I prefer wider angles, so that I can be closer to the subjects. I like to be able to talk to them without shouting, or screaming, to issue commands or to simply hear what they're saying too.
I like the look of my 135L, but I actually really don't like the working distance it requires for full body with a little environment involved.
I use 17mm on full frame for portrait often, I embrace distortion, and just carefully place subjects in the composition to avoid anyone in a corner.
My favorite focal length for portrait in general, is the 85mm on full frame (or close to that, so 70mm~100mm probably). I like the working distance, not in their face, not 20 feet away.
I do more portraits at 35mm and 90mm these days.
I care more about working distance and lighting than I do about what specific focal length I have.


What I avoid a lot of, is high camera height to subject portraits. But only because I personally do not care for them. They can work for some people. Everyone walking around take their every day photos from the perspective of standing near the subject, and if they're shorter, it's top-down. Even people doing selfies do this. It's from up high, down to the subject. It's rampant its so common because it's natural to stand. It's unnatural, when taking a photo, to instantly take a knee or drop down to your elbows. That takes effort. That's what I do though, I generally am always at least on a knee or literally on my elbows because I prefer the perspective from below the subject.



19mm on full frame, below subject's wastes, ultrawide, to get the sky, full depth of field:

IMAGE LINK:​iq  (external link) IMG_5739 (external link) by Martin Wise (external link), on Flickr

35mm on full frame, below subject's faces, looking up, wide angle, soft background from F2 at my proximity:

IMAGE LINK:​7n  (external link) IMG_4014mark (external link) by Martin Wise (external link), on Flickr

90mm on full frame, at subject's waist, soft background but enough depth of field to keep some of the details to give it context for where we were:

(This is my favorite working distance, soft background, but still some context so its not just a smear)

IMAGE LINK:​v6  (external link) IMG_6014 (external link) by Martin Wise (external link), on Flickr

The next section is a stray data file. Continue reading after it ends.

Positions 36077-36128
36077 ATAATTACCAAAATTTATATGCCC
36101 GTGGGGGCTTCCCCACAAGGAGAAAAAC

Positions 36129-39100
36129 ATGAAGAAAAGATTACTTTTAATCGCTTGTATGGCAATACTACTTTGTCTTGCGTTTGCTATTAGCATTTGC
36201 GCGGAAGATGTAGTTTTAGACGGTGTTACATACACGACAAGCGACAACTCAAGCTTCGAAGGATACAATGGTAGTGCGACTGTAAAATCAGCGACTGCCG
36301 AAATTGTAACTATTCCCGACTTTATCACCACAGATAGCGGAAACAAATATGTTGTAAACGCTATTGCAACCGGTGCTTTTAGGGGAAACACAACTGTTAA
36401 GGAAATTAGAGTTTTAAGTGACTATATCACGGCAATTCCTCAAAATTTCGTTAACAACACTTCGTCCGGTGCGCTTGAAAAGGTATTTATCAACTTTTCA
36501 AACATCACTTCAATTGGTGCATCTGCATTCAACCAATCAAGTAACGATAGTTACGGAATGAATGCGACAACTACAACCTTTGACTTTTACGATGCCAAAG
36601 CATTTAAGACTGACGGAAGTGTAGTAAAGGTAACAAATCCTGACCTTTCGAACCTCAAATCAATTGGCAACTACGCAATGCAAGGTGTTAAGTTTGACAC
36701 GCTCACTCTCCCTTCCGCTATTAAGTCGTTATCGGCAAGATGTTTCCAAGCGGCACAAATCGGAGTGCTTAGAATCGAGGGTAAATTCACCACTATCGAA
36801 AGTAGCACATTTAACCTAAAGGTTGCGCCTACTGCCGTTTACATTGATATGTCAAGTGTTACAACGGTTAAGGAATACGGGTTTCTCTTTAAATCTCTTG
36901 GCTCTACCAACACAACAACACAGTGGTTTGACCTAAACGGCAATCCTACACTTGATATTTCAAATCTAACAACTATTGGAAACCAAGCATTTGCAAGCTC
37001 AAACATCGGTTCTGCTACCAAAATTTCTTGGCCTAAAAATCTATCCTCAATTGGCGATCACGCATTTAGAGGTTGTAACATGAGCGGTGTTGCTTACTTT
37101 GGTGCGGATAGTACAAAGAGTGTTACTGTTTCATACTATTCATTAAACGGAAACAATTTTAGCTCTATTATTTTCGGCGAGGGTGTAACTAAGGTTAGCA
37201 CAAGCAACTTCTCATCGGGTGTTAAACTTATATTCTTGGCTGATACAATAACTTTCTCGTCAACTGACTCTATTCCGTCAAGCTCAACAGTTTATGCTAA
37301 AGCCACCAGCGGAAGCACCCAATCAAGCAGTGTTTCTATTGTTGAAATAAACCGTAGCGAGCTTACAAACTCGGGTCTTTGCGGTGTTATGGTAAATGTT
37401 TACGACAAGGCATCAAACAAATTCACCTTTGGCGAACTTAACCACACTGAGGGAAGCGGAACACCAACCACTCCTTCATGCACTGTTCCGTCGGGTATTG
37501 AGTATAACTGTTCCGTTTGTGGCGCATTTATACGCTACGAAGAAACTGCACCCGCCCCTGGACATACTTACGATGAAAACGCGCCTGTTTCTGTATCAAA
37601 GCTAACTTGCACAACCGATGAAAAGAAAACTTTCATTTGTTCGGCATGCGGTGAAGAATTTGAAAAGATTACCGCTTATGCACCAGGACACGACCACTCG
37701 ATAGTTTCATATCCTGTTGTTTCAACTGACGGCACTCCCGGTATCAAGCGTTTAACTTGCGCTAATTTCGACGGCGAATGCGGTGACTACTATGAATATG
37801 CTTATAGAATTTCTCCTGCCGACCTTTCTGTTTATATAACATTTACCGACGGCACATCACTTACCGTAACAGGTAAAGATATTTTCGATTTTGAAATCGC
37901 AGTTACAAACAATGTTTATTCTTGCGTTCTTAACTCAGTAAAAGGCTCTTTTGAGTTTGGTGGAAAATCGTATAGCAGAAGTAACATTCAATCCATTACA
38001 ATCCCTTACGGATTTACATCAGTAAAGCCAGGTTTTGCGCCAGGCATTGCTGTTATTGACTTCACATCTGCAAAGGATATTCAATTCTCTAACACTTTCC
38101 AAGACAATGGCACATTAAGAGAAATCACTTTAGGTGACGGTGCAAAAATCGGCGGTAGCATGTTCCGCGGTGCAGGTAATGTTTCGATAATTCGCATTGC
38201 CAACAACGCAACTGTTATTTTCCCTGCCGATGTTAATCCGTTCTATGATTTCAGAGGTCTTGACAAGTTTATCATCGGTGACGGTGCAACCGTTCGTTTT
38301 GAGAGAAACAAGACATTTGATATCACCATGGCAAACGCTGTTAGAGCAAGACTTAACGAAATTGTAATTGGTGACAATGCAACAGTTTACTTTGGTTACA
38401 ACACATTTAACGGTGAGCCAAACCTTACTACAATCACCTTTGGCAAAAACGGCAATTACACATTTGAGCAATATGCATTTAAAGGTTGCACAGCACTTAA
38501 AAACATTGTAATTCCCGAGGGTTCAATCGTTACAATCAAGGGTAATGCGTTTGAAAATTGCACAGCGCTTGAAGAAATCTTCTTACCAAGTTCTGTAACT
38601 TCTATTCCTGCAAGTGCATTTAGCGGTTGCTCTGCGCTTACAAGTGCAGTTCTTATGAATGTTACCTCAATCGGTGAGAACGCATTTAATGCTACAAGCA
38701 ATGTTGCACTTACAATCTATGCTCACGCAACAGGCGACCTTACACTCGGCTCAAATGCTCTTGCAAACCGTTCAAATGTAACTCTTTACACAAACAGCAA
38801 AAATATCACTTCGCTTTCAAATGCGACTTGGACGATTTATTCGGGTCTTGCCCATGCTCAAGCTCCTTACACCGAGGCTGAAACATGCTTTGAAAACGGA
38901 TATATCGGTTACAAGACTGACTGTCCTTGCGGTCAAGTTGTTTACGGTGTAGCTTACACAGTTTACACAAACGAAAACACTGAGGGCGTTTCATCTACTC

IMAGE LINK:​iT  (external link) IMG_5887 (external link) by Martin Wise (external link), on Flickr

135mm on full frame, below subject's waist looking up, obliterated background to the point where its really not even contributing anything other than color:

IMAGE LINK:​eu  (external link) IMG_8727 (external link) by Martin Wise (external link), on Flickr

Very best,

My Flickr (external link) :: My Astrobin (external link)

sponsored links
(this ad will go away when you log in as a registered member)

918 views & 7 likes for this thread
Recommended camera height for full size portraits
FORUMS Photo Sharing & Visual Enjoyment Kids & Family 
x 1600
y 1600

Jump to forum...   •  Rules   •  Index   •  New posts   •  RTAT   •  'Best of'   •  Gallery   •  Gear   •  Reviews   •  Member list   •  Polls   •  Image rules   •  Search   •  Password reset

Not a member yet?
Register to forums
Registered members may log in to forums and access all the features: full search, image upload, follow forums, own gear list and ratings, likes, more forums, private messaging, thread follow, notifications, own gallery, all settings, view hosted photos, own reviews, see more and do more... and all is free. Don't be a stranger - register now and start posting!

COOKIES DISCLAIMER: This website uses cookies to improve your user experience. By using this site, you agree to our use of cookies and to our privacy policy.
Privacy policy and cookie usage info.

POWERED BY AMASS forum software 2.1forum software
version 2.1 /
code and design
by Pekka Saarinen ©

Latest registered member is Weekkey
859 guests, 399 members online
Simultaneous users record so far is 6430, that happened on Dec 03, 2017 Digital Photography Forums is the website for photographers and all who love great photos, camera and post processing techniques, gear talk, discussion and sharing. Professionals, hobbyists, newbies and those who don't even own a camera -- all are welcome regardless of skill, favourite brand, gear, gender or age. Registering and usage is free.